America is in the grip of a deadly flu. When Frank gets sick, his girlfriend Polly will do whatever it takes to save him. She agrees to a radical plan—time travel has been invented in the future to thwart the virus. If she signs up for a one-way-trip into the future to work as a bonded labourer, the company will pay for the life-saving treatment Frank needs. Polly promises to meet Frank again in Galveston, Texas, where she will arrive in twelve years.

But when Polly is re-routed an extra five years into the future, Frank is nowhere to be found. Alone in a changed and divided America, with no status and no money, Polly must navigate a new life and find a way to locate Frank, to discover if he is alive, and if their love has endured.

“A beautiful debut exploring how time, love, and sacrifice are never what they seem to be.” - Kirkus Reviews

“Heartbreaking and haunting.” - NetGalley UK (Top 10 Books for June 2018)

“An Ocean of Minutes is a time machine into the future of this moment. Gripping and graceful, it's dystopian love story as told by a visionary. Thea Lim's debut reads like the birth of a legend.” - Mat Johnson, author of LOVING DAY and PYM

About Thea Lim

Thea Lim's writing has been published by the Southampton Review, the Guardian, Salon, the Millions, Bitch Magazine, and others, and she has received multiple awards and fellowships for her work, including artists' grants from the Canada Council for the Arts and the Ontario Arts Council.

She holds an MFA from the University of Houston and she previously served as nonfiction editor at Gulf Coast.

She grew up in Singapore and lives in Toronto with her family.

What are you waiting on this Wednesday?

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Waiting on Wednesday – The Scribe of Siena by Melodie Winawer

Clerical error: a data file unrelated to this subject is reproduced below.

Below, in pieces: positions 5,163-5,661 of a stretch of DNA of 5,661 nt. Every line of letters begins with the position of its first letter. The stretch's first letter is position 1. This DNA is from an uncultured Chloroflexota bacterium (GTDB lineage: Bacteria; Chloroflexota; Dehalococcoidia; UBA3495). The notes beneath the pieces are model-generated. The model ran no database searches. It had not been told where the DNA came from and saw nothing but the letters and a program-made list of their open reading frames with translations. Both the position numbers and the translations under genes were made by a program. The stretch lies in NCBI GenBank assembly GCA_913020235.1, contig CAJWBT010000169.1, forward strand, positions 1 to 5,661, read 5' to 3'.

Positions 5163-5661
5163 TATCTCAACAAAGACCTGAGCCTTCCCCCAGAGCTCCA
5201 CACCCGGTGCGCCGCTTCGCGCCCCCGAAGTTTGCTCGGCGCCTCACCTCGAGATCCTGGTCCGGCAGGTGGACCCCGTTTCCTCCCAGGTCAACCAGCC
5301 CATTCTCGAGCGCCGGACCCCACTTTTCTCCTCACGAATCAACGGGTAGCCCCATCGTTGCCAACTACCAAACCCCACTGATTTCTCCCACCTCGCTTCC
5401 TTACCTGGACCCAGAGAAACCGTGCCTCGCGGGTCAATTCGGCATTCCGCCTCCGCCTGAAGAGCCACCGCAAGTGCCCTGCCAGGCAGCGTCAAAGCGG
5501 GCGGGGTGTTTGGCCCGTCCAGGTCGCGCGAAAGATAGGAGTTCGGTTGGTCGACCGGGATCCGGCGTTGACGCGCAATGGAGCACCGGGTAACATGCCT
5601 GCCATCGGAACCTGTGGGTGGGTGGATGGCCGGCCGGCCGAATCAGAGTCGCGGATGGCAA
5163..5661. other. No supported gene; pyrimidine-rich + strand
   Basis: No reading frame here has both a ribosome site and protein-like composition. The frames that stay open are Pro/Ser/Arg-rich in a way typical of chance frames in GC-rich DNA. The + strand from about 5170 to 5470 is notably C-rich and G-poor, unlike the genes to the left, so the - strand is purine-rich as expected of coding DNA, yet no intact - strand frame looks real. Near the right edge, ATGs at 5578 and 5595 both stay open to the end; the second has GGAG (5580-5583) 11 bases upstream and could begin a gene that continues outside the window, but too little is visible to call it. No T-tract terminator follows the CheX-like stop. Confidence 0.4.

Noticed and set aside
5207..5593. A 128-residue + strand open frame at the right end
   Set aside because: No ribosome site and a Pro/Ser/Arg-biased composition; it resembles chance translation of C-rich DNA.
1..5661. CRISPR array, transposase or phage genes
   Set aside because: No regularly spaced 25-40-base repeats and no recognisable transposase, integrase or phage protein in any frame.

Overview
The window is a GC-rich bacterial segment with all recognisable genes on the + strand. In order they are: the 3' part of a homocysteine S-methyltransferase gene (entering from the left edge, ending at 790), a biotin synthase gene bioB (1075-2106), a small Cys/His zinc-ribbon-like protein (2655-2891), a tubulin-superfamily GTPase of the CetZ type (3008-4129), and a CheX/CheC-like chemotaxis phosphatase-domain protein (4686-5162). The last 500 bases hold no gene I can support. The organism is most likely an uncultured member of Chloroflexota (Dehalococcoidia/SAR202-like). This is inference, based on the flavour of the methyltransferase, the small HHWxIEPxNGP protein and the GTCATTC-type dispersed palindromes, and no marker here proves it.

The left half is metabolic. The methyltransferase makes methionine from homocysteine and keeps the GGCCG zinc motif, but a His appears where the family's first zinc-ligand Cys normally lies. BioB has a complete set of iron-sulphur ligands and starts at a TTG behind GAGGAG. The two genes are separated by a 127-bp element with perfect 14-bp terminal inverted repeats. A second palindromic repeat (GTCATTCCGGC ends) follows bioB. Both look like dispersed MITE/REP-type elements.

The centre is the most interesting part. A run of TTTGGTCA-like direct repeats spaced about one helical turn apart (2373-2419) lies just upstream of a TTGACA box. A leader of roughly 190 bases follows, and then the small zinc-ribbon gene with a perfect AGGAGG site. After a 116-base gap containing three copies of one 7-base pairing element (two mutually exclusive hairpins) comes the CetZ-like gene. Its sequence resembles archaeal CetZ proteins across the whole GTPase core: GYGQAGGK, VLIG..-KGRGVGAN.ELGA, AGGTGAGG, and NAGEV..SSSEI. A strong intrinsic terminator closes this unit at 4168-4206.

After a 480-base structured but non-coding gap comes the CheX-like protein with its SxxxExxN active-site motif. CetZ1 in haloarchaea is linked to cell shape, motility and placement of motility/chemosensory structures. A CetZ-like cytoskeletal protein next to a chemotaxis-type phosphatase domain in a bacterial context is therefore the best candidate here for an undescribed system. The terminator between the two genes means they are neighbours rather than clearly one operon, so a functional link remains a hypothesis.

January 4, 2017 Bonnie Waiting on Wednesday 2 Comments

Waiting on Wednesday – The Scribe of Siena by Melodie WinawerThe Scribe of Siena by Melodie Winawer
Published by Touchstone on May 16th 2017
Pages: 464
Genres: Historical Fiction, Time Travel
Format: Hardcover
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Equal parts transporting love story and gripping historical conspiracy—think The Girl with a Pearl Earring meets Outlander—debut author Melodie Winawer takes readers deep into medieval Italy, where the past and present blur and a twenty-first century woman will discover a plot to destroy Siena.

Accomplished neurosurgeon Beatrice Trovato knows that her deep empathy for her patients is starting to impede her work. So when her beloved brother passes away, she welcomes the unexpected trip to the Tuscan city of Siena to resolve his estate, even as she wrestles with grief. But as she delves deeper into her brother’s affairs, she discovers intrigue she never imagined—a 700-year-old conspiracy to decimate the city.

After uncovering the journal and paintings of Gabriele Accorsi, the fourteenth-century artist at the heart of the plot, Beatrice finds a startling image of her own face and is suddenly transported to the year 1347. She awakens in a Siena unfamiliar to her, one that will soon be hit by the Plague.
Yet when Beatrice meets Accorsi, something unexpected happens: she falls in love—not only with Gabriele, but also with the beauty and cadence of medieval life. As the Plague and the ruthless hands behind its trajectory threaten not only her survival but also Siena’s very existence, Beatrice must decide in which century she belongs.

The Scribe of Siena is the captivating story of a brilliant woman’s passionate affair with a time and a place that captures her in an impossibly romantic and dangerous trap—testing the strength of fate and the bonds of love.

About Melodie Winawer

Melodie Winawer is a physician-scientist and Associate Professor of Neurology at Columbia University. A graduate of Yale University, the University of Pennsylvania, and Columbia University with degrees in biological psychology, medicine, and epidemiology, she has published forty-seven nonfiction articles and book chapters. She is fluent in Spanish and French, literate in Latin, and has a passable knowledge of Italian. Dr. Winawer lives with her spouse and their three young children in Brooklyn, New York. The Scribe of Siena is her first novel.